People could be seen running for cover as machine gun fire rattled around them. Drivers drove in reverse frantically to get away from the clashes.
Families with young children left their cars and lay flat in the road. Bullets cracked up ahead. ‘Dad, can we get up now?’ a small boy said to his father in a video posted on Twitter.
‘No, stay there on the floor,’ the man replied, his voice trembling.
State police said there were no confirmed deaths, but photos showed a number of blood-covered bodies strewn across various streets.
Unconfirmed reports from Sinaloa have claimed 39-year-old Iván Archivaldo Guzmán, El Chapo’s eldest son, has been killed or captured by Mexican authorities.
Some claim he too was briefly in custody but either escaped or was released.
State police said several prisoners escaped from a prison during the chaos. Video footage showed a group of between 20 to 30 people running in the streets.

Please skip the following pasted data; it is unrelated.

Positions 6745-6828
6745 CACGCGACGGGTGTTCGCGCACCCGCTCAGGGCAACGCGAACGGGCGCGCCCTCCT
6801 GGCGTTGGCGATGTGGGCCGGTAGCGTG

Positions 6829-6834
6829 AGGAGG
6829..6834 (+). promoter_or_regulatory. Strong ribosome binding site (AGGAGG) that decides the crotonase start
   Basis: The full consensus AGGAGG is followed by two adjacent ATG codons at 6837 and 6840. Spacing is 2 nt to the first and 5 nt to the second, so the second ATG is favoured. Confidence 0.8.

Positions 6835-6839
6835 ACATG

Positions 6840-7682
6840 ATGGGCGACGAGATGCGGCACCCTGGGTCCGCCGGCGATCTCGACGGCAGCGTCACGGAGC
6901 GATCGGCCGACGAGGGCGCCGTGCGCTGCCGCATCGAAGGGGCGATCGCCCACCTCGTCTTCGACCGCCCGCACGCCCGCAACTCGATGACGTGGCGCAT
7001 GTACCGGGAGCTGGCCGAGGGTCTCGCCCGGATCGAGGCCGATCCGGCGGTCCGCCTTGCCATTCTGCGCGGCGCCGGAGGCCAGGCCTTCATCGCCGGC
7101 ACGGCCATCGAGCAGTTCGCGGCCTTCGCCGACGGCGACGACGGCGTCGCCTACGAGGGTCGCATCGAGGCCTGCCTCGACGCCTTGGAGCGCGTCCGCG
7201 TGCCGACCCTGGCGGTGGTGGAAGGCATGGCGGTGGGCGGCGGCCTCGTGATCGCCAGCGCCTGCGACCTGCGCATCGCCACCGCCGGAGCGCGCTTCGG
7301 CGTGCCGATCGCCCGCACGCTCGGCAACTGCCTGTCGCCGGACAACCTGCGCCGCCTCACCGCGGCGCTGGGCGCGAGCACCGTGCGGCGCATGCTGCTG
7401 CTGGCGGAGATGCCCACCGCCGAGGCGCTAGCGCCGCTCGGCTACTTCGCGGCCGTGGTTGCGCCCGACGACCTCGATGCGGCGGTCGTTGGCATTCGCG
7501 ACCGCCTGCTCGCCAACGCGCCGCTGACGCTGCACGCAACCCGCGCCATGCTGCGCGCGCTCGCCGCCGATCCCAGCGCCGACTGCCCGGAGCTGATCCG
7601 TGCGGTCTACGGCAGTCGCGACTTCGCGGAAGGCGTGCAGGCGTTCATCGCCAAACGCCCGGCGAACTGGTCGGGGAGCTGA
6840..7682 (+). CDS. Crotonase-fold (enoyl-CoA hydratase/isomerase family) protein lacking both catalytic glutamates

It was not immediately clear how they escaped from the prison. Sinaloa public safety director Cristóbal Castañeda told Milenio television that some of the prisoners were quickly recaptured.
Vehicles and a petrol station were also set on fire as the cartel gunmen roamed the city.
Civilians hid in the aisles of a supermarket, while others ran for cover in leafy suburban streets.
Sinaloa’s soccer club Dorados announced that it had cancelled its game on Thursday due to security concerns.
The chaotic scenes in Culiacan, long a stronghold for the Guzmán’s Sinaloa cartel, will increase pressure on President Lopez Obrador, who took office in December promising to pacify a country weary after more than a decade of drug-war fighting.